Asia’s Wealthy forecast 15 percent increase in personal wealth
(17 June 2013 – Asia) High Net Worth Individuals (HNWIs) in Asia are optimistic about the year ahead and are forecasting a mean 15 percent increase in their personal wealth in the next 12 months, according to the current release from East & Partners’ Asian Wealth Management Index.
East interviewed a structured sample of 949 "C" suite, financial services executives across ten Asian markets in May, seeking views on how this deep sample of HNW retail investors – with median investable wealth of US$4.22 million beyond the main family home – is currently investing and how they will invest in the next year.
East’s Asian Wealth Management Index contains details on investor sentiment, their service providers and also their asset allocations, which reveal a significant relative shift towards international equities and alternative asset classes and a continuing focus on property as a core asset class.
The Index shows that the allocation to international equities will move from 17.7 percent over the next year to forecast of 20.9 percent while the allocation to alternative asset classes – such as private equity and infrastructure – will increase from 8.0 percent to 11.4 percent.
The allocation to domestic equities is forecast to fall from 23.6 percent to 21.1 percent, while the allocation to property will decline from 36.8 percent to 40.4 percent, but still remain the single largest allocation.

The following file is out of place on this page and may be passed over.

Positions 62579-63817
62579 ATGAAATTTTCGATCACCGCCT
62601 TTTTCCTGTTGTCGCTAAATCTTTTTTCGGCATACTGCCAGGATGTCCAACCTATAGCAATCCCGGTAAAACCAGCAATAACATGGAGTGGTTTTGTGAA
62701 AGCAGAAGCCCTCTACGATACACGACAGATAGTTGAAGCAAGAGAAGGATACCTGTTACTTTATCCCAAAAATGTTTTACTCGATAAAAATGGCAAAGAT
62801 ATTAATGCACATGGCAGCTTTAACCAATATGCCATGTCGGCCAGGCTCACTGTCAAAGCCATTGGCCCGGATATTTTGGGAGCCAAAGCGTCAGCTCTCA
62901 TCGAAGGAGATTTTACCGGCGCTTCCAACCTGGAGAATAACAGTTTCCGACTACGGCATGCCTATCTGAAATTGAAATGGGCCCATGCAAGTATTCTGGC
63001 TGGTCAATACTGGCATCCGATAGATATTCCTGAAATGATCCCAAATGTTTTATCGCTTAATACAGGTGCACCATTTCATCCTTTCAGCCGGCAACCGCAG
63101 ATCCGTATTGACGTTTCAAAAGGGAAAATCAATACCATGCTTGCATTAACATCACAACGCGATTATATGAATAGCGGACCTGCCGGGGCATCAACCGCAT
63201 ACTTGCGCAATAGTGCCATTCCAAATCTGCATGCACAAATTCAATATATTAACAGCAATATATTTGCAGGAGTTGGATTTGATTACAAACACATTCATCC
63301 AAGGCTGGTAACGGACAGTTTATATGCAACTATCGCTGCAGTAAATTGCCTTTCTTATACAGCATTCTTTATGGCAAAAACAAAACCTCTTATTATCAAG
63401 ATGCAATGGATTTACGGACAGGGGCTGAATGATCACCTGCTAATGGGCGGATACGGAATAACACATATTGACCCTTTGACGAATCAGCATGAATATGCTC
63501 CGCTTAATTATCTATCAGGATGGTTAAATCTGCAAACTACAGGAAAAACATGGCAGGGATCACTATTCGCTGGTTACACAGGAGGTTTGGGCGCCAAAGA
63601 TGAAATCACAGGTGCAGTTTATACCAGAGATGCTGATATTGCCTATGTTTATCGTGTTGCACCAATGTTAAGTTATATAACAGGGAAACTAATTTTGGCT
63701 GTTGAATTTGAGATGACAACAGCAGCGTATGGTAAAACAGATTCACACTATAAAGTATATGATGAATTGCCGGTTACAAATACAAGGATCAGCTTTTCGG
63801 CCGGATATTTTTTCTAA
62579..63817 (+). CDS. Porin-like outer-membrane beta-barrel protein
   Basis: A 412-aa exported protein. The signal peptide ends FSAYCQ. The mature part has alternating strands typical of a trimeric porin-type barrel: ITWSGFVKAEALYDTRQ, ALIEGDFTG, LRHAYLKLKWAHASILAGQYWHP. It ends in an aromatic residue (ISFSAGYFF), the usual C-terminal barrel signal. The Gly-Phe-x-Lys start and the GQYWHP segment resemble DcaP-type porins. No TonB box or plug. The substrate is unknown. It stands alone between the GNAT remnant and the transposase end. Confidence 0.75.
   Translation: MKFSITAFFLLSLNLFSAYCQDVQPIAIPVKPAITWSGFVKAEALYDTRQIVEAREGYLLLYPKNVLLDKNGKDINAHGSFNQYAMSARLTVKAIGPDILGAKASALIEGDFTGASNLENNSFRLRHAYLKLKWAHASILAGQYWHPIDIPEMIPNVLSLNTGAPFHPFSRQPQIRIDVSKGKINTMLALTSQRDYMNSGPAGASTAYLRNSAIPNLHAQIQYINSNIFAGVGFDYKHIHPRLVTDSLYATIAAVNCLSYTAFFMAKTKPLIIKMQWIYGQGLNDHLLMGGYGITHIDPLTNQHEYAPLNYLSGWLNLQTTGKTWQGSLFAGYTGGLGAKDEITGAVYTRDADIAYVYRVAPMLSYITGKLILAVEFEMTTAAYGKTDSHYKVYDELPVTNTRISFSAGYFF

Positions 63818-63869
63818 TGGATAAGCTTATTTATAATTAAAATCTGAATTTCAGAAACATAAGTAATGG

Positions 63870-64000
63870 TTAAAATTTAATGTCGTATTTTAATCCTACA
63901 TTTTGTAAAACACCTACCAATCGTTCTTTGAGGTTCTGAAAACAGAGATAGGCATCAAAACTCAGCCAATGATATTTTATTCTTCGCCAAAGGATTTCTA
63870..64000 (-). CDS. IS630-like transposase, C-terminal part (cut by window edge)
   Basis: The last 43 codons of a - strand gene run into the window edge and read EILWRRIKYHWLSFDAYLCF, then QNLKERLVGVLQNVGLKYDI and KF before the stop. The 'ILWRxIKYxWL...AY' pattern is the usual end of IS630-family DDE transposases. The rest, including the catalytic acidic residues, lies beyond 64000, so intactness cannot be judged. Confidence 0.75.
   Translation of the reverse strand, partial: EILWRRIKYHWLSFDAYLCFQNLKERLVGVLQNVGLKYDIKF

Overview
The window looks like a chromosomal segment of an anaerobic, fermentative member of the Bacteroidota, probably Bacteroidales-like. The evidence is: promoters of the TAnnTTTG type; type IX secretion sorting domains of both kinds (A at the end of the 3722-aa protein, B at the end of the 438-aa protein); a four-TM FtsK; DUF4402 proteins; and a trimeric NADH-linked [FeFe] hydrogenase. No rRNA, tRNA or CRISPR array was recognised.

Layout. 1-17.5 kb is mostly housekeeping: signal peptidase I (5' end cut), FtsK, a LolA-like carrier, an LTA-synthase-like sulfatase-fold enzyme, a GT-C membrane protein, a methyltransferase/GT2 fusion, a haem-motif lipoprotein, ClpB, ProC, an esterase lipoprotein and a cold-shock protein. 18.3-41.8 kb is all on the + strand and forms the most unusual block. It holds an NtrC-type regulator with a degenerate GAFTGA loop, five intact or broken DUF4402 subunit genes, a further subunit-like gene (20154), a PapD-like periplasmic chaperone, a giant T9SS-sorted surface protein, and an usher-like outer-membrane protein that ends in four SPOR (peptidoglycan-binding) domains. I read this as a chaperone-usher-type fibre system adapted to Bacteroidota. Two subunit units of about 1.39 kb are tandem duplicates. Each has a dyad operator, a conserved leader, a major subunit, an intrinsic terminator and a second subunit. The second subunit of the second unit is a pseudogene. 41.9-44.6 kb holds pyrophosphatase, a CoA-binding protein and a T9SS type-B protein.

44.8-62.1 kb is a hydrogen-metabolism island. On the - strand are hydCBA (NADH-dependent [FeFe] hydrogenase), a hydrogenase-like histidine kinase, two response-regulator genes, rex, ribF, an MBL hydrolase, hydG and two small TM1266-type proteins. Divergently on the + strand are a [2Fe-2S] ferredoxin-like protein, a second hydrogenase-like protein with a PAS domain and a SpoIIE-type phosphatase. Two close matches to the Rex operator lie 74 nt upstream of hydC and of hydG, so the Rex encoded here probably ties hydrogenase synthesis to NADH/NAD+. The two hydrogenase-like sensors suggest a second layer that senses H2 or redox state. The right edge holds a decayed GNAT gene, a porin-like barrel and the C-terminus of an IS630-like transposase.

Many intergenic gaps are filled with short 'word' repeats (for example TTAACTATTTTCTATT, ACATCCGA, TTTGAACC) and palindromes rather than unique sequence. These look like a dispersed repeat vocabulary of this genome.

Asked to rate their level of optimism on the investment climate for the year ahead on a scale of 1 to 5, with one being highly optimistic and 5 not optimistic at all, 71 percent rated their sentiment at either a 1 or a 2.
The Index also shows a marked drift towards private banks as preferred wealth managers, with the percentage of HNWIs using private banks forecast to increase from 10 percent to 15 percent in the next year.
At the same time, the percentage using their business bank to manage their wealth is forecast to fall from 16 percent to 14 percent, while the percentage of those self managing their wealth will fall from 70 percent to 65 percent.
Lachlan Colquhoun, Head of Markets Analysis at East & Partners, said the new Index delivered new insights into the Asian HNW market.
"This most recent round of quarterly research gives us an invaluable benchmark monitoring for future rounds of the Index," said Colquhoun.
"Already, we can see that Asian HNWIs are optimistic in sentiment, but looking to tweak their investment allocations towards international equities and alternatives.
"The other major takeout is the movement towards private banks as preferred wealth managers. Clearly the majority of these HNWIs currently prefer to self-manage their wealth, but the private banking industry should be encouraged by the growth the Index is forecasting after several years of pitching value propositions around external, informed advice based management."
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